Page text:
Tanaka, who grew up near Osaka, moved to the northern island of Hokkaido for high school. There he led Komazawa Tomakomai to the championship in Japan's famed Koshien tournament (high school national championship) as a junior in 2005, and helped the team finish second as a senior. After being selected in the first round by the Eagles, Tanaka was the Pacific League's rookie of the year in 2007, when he went 11-7 with a 3.82 ERA and 196 strikeouts in 186 innings.
Though it is no secret Tanaka wants to go to the majors, the Eagles are hoping he will stay at least one more season. If the team wins the Japan Series, he will surely depart; in all likelihood, he will even if they don't.
Though it has been more than two years now since the devastating earthquake and tsunami hit the Tohoku region, where the Eagles are based, reconstruction has progressed slowly. The team has truly been an inspiration to many who lost everything. While Tanaka has been the driving force behind Rakuten's success, the presence of former major leaguers Andruw Jones, Kazuo Matsui and Takashi Saito have also been important. But Tanaka's perfect season, in particular, has been a source of pride.
As with all Japanese pitchers, there will be concerns on the part of MLB teams about the amount of wear and tear Tanaka will bring with him when he crosses the Pacific. As a senior at Koshien, he threw an incredible 742 pitches in six games in the two-week tournament, which shattered the record 643 set by Matsuzaka in 1998.
Masanori Murakami, the first Japanese citizen to play in the majors when he pitched for the San Francisco Giants in 1964-65, and now an analyst for national broadcaster NHK, is high on Tanaka's prospects.
"He can make it in the majors," Murakami said. "He is smart, has good control and a good body. He is very solid."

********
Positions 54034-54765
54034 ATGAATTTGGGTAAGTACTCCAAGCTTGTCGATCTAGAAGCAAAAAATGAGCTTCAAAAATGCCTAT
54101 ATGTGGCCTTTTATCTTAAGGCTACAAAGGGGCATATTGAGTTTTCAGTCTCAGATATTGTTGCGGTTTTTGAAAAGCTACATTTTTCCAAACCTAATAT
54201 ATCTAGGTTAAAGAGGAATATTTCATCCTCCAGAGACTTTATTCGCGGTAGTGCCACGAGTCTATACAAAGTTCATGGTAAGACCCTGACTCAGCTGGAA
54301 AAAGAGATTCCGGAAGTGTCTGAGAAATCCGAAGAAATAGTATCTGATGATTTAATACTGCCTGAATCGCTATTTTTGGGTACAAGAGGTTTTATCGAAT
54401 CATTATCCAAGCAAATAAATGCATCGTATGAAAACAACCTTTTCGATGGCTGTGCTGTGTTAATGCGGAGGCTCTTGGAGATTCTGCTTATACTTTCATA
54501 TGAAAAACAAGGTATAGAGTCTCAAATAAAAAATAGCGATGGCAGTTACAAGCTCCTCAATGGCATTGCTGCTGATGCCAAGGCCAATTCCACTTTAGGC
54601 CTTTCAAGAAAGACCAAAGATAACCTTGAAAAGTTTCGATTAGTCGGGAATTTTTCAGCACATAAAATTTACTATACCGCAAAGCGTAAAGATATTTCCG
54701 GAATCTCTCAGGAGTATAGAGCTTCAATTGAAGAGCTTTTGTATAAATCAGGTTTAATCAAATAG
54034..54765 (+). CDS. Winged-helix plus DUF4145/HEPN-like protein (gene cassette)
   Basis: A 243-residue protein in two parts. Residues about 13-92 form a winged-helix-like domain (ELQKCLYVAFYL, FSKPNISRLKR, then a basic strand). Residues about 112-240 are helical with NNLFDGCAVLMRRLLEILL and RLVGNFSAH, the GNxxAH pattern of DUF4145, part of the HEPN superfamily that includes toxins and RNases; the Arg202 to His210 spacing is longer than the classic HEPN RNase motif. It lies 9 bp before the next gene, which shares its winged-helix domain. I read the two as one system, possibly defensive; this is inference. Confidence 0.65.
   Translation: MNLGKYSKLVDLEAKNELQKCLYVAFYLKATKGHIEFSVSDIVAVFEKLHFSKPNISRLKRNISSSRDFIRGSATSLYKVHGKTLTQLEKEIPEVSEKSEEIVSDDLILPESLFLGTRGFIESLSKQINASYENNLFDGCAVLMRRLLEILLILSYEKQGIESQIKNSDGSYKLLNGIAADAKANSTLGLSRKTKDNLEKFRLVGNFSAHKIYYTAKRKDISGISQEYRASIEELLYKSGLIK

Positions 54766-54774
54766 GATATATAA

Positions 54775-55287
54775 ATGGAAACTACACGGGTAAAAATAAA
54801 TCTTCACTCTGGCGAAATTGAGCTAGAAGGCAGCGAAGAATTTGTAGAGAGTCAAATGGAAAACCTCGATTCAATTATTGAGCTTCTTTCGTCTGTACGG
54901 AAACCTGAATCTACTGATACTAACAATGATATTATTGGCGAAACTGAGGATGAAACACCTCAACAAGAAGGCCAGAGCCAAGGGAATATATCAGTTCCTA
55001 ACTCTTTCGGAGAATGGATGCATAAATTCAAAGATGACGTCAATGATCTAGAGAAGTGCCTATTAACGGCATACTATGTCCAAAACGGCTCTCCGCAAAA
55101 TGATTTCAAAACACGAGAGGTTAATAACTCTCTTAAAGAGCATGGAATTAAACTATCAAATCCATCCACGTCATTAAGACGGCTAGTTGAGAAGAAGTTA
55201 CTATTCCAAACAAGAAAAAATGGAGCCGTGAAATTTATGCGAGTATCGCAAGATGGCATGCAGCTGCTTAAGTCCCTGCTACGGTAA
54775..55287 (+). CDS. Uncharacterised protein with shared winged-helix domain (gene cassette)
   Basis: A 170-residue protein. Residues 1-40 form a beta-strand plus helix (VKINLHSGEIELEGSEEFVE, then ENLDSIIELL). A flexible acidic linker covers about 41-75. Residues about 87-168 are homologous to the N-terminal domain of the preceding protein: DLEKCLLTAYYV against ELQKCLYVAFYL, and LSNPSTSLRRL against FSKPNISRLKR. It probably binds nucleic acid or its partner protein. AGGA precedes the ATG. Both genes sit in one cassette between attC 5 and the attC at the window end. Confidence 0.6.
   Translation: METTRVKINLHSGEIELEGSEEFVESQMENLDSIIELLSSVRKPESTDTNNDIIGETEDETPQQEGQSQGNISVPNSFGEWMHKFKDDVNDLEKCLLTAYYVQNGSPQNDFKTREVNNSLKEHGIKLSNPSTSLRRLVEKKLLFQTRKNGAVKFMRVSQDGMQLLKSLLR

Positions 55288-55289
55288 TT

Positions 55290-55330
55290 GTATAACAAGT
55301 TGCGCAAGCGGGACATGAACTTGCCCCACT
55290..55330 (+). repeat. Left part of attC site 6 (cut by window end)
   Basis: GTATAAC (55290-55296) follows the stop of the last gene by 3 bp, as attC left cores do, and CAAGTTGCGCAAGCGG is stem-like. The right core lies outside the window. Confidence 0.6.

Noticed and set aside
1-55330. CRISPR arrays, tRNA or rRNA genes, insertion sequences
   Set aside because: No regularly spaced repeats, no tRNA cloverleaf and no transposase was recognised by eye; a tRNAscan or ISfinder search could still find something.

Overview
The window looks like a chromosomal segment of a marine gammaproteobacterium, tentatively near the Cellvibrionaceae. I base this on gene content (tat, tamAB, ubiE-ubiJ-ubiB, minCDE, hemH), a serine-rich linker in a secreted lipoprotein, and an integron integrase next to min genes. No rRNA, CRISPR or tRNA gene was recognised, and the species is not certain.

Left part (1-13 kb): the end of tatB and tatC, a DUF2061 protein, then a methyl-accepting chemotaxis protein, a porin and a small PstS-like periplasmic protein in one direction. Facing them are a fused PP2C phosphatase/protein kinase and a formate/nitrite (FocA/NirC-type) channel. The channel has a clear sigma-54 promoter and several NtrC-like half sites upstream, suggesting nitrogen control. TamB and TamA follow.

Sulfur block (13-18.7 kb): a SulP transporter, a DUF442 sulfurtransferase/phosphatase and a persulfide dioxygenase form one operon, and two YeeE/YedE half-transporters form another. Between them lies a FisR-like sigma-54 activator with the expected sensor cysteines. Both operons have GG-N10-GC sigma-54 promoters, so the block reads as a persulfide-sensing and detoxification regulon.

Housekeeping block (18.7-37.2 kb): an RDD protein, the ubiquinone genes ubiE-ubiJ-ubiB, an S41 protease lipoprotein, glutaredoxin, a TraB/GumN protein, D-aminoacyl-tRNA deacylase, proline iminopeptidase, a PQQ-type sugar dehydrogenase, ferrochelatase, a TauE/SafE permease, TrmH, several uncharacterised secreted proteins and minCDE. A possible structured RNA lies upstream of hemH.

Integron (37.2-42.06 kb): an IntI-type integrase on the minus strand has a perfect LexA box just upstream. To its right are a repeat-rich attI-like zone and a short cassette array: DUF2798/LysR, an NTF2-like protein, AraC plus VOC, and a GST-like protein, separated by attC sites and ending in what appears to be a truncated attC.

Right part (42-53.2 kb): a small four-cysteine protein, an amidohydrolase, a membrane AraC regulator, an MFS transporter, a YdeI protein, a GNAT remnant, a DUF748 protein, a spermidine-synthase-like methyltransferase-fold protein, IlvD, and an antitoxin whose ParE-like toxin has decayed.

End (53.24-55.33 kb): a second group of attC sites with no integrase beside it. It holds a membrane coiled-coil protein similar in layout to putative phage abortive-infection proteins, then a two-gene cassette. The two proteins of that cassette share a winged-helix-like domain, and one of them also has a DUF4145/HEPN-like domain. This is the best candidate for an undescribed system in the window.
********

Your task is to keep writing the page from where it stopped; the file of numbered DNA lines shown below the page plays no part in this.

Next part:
One concern for Murakami, who previously worked as the director of Pacific Rim scouting for the Giants, is that pitching coaches in the majors will try to alter Tanaka's style.
"I have seen many coaches try to change the styles of pitchers over the years. In the bullpen they start adjusting mechanics." Murakami commented. "I hope this won't be the case with Tanaka. I would like to see him keep the same style he is using in Japan when he gets to the majors. He can be successful with it over there."
Murakami, who played 17 seasons in Japan after returning from the States, said Tanaka will have to adjust to the difference in the rotations. "He is pitching just once a week here and usually has six days between starts," he says. "He will start once every five days in the majors, so he will have to get used to that."
Murakami considers Tanaka a crafty pitcher despite his age and arm strength.
"This season he has not been throwing as hard as in the past and his strikeouts are down. This is a tactical move by him. He is pacing himself so he can go deeper into games. He has such great control and is so good at hitting the corners, that he is only overpowering hitters when he gets into a pinch and really needs a strikeout ... Darvish has a tendency to struggle with his control in the early innings of games, but Tanaka does not. He is very consistent."
Who does Murakami see as contenders for Tanaka's service after the season?
"I think the big-market clubs will all be considering him. The Yankees, Mets, Red Sox, Dodgers. The Yankees could really use him. They need starting pitchers."
With MLB teams always in the market for pitching, and the Yankees and the Mets in particular both coming off disappointing seasons, how much will Tanaka cost in posting and contract fees?
"It's a market thing. With a blind bid you never know," noted the GM. "It depends on how desperate and lucrative the clubs are."
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Jack Gallagher is the executive sports editor of The Japan Times in Tokyo. He has been a sports journalist in Japan for 18 years and has been honored for his writing both domestically and internationally. He was previously an executive in public relations in the NBA and NFL Europe.